The Tallit

“and the Tallit shall spread its wings over them and save them”

The Tallit is a “religious article” utilized for the observance of the “Fringe Mitzvah”, a daily reminder for every Jewish person to observe the Mitzvahs of the LORD:

“Speak unto the children of Israel, and bid them that they make them fringes in the corners of their garments throughout their generations, and that they put upon the fringe of the corner a thread of blue. And it shall be unto you for a fringe, that ye may look upon it, and remember all the commandments of the Lord, and that ye seek not after your own heart and your own eyes”
(Book of Numbers, chapter 15).

The reason for the Mitzvah is to remind the person and to help him remember the instructions of the Lord. The wrapping in the prayer shawl isolates the person from the sights and sounds of the outside world and allows him to focus on his prayer. Even the blue fringe thread, which used to be a rare and precious color especially designed by our elders to inspire pure thoughts: “Rabbi Meir says, what is the difference between blue and other colors, that blue is the color of the sea, and the color of the sea resembles the color of the sky, and the sky resembles the throne” (Minchot, the Book of Offerings 4).

The Tallit as a national symbol

The sources of the Israeli flag are derived from two historically significant elements, which put an emphasis on the inextricably linked symbols: The Tallit as the traditional symbol of the Jewish people and the symbol of the David Star, which accompanies the Jewish tradition from the dawn of its existence.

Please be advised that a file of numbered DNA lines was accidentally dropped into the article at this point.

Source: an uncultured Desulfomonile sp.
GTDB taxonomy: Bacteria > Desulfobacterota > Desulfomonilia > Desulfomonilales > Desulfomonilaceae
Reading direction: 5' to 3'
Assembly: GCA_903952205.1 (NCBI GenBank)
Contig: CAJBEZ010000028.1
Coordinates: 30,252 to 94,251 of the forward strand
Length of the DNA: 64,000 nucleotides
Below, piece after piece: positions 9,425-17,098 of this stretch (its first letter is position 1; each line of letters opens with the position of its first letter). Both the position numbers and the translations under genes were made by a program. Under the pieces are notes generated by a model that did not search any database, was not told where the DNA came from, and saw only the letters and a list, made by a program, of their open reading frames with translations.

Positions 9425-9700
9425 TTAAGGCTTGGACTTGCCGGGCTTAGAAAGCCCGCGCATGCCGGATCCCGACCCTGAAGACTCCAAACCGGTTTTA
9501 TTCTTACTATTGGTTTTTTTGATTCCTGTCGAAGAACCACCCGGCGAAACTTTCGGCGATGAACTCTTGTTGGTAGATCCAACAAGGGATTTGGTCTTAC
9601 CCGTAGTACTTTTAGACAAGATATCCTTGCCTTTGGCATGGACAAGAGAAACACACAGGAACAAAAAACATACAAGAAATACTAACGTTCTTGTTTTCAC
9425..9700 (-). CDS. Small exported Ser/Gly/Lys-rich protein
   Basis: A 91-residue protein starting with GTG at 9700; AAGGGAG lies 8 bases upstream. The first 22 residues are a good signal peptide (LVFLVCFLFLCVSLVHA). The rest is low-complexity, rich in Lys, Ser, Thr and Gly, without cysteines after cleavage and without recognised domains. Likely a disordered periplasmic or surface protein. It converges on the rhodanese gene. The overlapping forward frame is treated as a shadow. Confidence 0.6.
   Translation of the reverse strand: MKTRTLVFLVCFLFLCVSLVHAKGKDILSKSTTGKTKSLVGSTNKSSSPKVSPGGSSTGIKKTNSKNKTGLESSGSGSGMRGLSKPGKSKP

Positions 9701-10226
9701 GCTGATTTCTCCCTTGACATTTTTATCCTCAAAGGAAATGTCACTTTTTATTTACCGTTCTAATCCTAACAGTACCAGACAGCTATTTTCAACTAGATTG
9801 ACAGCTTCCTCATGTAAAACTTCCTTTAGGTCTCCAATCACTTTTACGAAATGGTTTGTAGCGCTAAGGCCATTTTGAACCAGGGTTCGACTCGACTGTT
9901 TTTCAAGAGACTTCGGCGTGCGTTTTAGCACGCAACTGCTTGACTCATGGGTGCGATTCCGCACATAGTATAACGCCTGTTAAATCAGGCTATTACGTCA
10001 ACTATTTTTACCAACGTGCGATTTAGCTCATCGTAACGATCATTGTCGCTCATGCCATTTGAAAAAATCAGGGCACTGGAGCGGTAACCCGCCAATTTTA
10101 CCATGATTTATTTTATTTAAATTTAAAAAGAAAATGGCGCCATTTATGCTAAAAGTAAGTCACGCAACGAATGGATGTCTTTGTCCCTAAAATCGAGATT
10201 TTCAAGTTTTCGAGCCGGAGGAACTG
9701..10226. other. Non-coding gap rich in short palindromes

In preparation for the first Zionist Congress in Basel (1897), the all - important question of the flag selection for the Zionist movement has come up. Hertzel suggested a white flag with seven gold stars; however, the Zionist leader David Wolfson had a different idea: “It seems that we already have a flag. The Tallit with which we wrap ourselves as we pray – this Tallit is our symbol. Let us take it out of its casing and unroll it in front of Israel and in front of other nations. I ordered then a blue and white flag and a Star of David drawn on it, and in this way our national flag came to exist”.

It is however important to note that the idea of a blue and white flag based on the Tallit has come up before Wolfson. Israel Belkind, of the first BILU pioneers, has raised a flag of blue and white in 1885, celebrating the three years anniversary of Rishon Lezion. A similar flag ("a cloth of white: two and two strips of blue on both ends, such as our prayer shawl and a blue star of David in the middle"), and another similar flag was raised in Nes Ziona in 1891.